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September 28, 2012

When I’m not spending countless hours posting and reposting ads on you’ll find me out taking the pictures for both the website and this newsletter. A lot of time is spent walking up and down the aisles with a camera in one hand and a foot ladder in the other. This not only gives me the shots that I need, but allows me to see how the fish are doing throughout the room. I like to think that all of the Danios and Tetras are happy to see my handsome face again, but in reality they are just hoping to be fed.

I suppose that’s why I find myself so drawn to cichlids. Unlike the Danios and Tetras, cichlids are more comparable to our feathered friends, parrots. They seem to know who you are and what you’re about. They can make homes for themselves out of caves, live for several years, and seem to get to get to know their keepers. Some species, like the one I’m about to feature; even dedicate their entire lives to one mate.

During my time around the shop I find myself drawn back to one particular tank. The fish are not really that colorful, but to me, it has more of the rarity factor that keeps me coming back to them. I’ve seen them here once before about four or five years ago. In fact, one of our former employees was among a small handful of people to have been known to spawn Limbochromis robertsi. Originally described as “Nanochromis robertsi” (Audenaerde and Loiselle 1971), now it is the only one within its genus. In fact, they are known only to occur in the Black Krensen Creek in Ghana, Africa.

Limbochromis robertsi

Even more interesting is that within this small space, courting males can claim a territory a couple square meters in diameter. Because of this you will need a large tank to house a pair. I’ve always recommended a tank at least 48” long and about 75 gallons of water. Males can reach about 4” in length while the females seem to stop growing around 3”. Mature males will have pointed fins while the females have a pink color to their fins and the shape is more rounded. Pairs are very aggressive towards conspecifics (members of the same species) and any others should be removed or separated to keep any harm from coming to them.

Limbochromis robertsi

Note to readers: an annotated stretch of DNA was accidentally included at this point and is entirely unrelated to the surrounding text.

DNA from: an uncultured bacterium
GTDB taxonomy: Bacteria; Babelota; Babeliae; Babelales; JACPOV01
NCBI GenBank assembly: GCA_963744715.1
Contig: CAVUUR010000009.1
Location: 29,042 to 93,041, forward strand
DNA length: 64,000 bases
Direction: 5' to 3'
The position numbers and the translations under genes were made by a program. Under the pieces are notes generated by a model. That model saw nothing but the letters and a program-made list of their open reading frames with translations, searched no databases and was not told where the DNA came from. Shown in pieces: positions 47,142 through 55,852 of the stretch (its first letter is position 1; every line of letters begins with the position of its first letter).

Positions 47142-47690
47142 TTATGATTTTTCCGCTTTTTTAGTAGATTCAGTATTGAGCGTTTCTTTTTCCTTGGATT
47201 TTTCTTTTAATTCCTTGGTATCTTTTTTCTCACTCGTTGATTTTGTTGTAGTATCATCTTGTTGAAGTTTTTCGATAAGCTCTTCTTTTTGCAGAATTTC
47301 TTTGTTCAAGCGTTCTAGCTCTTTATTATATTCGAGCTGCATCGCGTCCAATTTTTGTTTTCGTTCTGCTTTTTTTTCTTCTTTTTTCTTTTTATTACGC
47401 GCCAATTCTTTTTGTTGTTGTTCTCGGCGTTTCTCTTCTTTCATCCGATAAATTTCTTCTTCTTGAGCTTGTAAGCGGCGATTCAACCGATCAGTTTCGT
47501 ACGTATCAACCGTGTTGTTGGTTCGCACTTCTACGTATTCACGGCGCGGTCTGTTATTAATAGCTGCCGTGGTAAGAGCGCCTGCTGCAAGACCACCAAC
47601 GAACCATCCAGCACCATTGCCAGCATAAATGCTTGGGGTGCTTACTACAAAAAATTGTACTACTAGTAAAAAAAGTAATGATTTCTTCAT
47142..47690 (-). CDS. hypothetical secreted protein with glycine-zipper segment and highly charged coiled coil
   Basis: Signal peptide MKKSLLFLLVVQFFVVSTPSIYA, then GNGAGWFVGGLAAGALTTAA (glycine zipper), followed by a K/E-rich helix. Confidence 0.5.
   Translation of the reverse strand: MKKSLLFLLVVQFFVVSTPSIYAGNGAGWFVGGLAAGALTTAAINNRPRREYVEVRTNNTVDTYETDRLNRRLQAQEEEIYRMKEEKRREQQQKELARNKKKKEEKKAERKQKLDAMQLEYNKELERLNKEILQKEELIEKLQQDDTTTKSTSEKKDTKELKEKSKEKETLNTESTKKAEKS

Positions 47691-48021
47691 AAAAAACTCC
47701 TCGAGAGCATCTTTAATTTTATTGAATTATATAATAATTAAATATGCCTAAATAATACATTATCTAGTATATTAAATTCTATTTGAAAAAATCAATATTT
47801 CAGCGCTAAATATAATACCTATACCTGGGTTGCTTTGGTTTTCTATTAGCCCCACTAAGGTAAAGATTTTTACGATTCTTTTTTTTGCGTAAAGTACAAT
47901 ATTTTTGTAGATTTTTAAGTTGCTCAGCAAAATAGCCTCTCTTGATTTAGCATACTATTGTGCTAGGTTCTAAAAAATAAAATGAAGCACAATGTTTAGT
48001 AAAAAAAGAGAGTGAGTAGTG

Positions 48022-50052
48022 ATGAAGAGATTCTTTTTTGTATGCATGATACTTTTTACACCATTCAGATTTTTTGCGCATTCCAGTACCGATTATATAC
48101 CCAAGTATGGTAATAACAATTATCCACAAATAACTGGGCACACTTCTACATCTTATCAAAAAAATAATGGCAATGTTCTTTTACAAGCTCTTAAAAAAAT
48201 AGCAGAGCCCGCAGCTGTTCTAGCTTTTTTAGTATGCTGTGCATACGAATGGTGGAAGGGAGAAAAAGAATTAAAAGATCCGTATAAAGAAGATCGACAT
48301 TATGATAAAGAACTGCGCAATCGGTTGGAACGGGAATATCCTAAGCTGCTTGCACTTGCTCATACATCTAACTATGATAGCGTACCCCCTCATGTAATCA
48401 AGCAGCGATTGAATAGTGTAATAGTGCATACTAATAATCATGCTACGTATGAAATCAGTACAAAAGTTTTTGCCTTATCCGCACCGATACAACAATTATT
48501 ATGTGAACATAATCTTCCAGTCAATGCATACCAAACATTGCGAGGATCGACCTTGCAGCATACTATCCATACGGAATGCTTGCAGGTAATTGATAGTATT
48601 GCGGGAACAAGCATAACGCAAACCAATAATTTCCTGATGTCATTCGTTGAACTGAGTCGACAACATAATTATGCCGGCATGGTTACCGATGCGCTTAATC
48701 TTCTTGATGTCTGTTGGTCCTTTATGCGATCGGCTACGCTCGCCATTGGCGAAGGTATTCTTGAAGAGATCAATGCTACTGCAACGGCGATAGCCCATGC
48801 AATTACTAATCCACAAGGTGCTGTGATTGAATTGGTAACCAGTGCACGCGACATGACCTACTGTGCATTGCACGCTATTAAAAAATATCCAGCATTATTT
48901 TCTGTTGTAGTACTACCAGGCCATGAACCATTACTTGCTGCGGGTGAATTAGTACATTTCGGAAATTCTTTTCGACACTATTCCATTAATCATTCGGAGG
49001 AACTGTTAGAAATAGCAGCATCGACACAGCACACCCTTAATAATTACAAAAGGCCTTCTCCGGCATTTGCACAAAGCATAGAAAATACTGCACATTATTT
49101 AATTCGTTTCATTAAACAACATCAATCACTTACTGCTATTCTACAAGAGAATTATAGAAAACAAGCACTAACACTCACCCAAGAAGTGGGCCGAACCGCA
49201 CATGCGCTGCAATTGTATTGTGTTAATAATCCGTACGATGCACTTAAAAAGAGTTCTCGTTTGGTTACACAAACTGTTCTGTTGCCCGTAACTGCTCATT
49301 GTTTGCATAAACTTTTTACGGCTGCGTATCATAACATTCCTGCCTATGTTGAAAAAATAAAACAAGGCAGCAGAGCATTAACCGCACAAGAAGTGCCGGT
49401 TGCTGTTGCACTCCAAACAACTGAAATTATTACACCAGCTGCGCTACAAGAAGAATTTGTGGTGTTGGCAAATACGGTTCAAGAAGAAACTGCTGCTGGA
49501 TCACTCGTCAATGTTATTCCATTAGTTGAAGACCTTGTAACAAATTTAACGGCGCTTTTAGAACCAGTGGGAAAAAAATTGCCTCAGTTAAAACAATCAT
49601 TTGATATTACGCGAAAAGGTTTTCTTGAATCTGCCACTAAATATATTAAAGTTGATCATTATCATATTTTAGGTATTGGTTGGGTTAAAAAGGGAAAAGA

This aggression is usually not aimed toward schooling fish like larger tetras or barbs and it’s a good idea to have something swimming above them to get them to feel more comfortable in the aquarium. A recommendation for this would be either Alestes longipinnis “Alestes Longfin Tetra” or Opsaridium christyi “Copper Nose Barbs”. Both of these larger fish can handle whatever the Limbochromis can dish out, and would bring a little activity to your aquarium.

Alestes longipinnis

Alestes longipinnis

Opsaridium christyi

You could add Synodontis flavitaeniatus “Orange Striped Squeaker Cat” if you want some more activity on the bottom, but be warned they may eat any fry that you raise.

Synodontis flavitaeniatus

The aquarium you choose should have plenty of flow in it and the pH should be about 7.6. The temperature doesn’t need to be very warm so 76°F should be just fine for the Limbochromis. Decorations are very important and should primarily be what you find in their natural habitat. The rocks or wood you choose should be placed in separate parts of the tank with caves placed near them. This will give the Limbochromis somewhere to hide and spawn when ready. For food they should be offered a variety frozen brine shrimp, pellets, and flakes.

Well, I’ve got some more pictures to take, so I’m going to wrap it up here. I hope this enlightened you into one of the coolest cichlids from Africa. I’ve thoroughly enjoyed watching them grow up and become true beauties. Please feel free to call or email with any requests you have.

See you next week!

Anthony Perry
Sales Manager